Removing the blindfold on medicines pricing

BMJ 2018; 360 doi: https://doi.org/10.1136/bmj.k840 (Published 26 February 2018) Cite this as: BMJ 2018;360:k840
  1. Suerie Moon, director of research
  1. Global Health Centre, Graduate Institute of International and Development Studies, Geneva, Switzerland
  1. suerie.moon{at}graduateinstitute.ch

Increased transparency would enable more evidence based policy making

Tisagenlecleucel (Kymriah), one of several promising chimeric antigen receptor T cell (CAR-T) therapies, is the first gene therapy to get US approval. Novartis announced in September 2017 that the leukaemia treatment would cost $475 000 (£340 000; €390 000)—double the median house price in the US, or 60 years of mortgage payments for the average family.

What we don’t know

Medicines pricing debates have run the same, stale course for decades: on one side is the need to ensure access to lifesaving medicines; on the other, the importance of rewarding risky, costly research and development. Unsurprisingly, industry’s estimates of the average cost of developing new medicines—albeit hotly contested—have ballooned every few years.12 More surprisingly, society has been participating blindfolded in this debate.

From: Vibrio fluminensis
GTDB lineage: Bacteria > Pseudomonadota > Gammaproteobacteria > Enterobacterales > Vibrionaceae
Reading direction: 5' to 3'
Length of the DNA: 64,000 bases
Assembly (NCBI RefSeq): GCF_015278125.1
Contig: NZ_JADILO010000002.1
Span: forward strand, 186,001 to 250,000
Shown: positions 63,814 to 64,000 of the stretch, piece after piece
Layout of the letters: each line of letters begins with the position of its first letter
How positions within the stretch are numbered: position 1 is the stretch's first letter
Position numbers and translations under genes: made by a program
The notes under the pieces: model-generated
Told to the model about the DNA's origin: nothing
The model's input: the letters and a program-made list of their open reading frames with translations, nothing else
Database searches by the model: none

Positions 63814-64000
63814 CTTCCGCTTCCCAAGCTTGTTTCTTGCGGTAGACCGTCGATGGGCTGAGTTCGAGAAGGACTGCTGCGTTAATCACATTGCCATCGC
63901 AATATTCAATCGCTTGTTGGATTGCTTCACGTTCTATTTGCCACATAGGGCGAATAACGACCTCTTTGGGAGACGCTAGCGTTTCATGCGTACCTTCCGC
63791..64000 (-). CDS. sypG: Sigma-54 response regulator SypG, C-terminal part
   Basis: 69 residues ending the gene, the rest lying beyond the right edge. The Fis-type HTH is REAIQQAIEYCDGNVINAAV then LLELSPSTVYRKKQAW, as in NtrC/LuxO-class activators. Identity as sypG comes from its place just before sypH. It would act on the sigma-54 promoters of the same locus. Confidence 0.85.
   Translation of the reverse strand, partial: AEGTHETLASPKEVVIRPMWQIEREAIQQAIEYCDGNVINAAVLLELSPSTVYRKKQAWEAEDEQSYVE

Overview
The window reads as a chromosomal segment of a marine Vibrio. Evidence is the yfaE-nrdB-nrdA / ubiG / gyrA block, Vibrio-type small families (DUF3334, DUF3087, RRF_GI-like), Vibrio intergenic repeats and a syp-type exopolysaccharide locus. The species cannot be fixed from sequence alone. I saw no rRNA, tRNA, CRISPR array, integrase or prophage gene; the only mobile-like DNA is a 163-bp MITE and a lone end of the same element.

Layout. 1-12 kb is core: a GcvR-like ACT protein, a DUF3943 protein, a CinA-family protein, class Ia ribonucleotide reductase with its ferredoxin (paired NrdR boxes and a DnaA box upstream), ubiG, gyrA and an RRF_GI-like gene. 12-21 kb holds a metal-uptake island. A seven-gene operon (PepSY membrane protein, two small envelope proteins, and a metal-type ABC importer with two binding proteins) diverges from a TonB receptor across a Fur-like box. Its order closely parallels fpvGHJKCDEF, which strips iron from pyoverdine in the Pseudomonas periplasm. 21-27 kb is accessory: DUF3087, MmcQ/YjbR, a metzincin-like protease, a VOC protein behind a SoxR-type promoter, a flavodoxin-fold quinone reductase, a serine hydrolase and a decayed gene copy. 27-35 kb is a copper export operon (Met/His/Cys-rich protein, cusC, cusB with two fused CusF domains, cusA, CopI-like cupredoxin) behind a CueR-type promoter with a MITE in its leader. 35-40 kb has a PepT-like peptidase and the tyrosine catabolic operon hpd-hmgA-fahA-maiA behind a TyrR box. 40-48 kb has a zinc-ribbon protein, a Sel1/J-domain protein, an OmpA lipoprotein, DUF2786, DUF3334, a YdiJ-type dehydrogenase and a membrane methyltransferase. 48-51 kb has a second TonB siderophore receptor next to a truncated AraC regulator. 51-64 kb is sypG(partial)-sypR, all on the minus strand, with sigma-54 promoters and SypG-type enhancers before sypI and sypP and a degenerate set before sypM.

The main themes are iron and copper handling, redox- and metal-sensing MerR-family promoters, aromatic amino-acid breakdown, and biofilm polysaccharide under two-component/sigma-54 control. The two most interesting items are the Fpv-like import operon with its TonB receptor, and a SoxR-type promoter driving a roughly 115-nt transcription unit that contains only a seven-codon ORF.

What don’t we know? The actual prices paid for medicines are increasingly hidden behind confidentiality agreements.3 In a “beggar thy neighbour” dynamic, every payer believes it is getting the best price but cannot verify this—and largely negotiates in the dark. Companies claim that transparency will lead to higher prices for poorer countries. But experience from the global HIV and vaccines markets, where prices have been quite transparent for years, show that substantial price differentials between higher and lower income countries can be sustained.45 Nor do prices always correspond to ability to pay.56

Sellers also threaten that disclosure will preclude discounts from the list price. But too little attention is given to whether list prices are justified to begin with.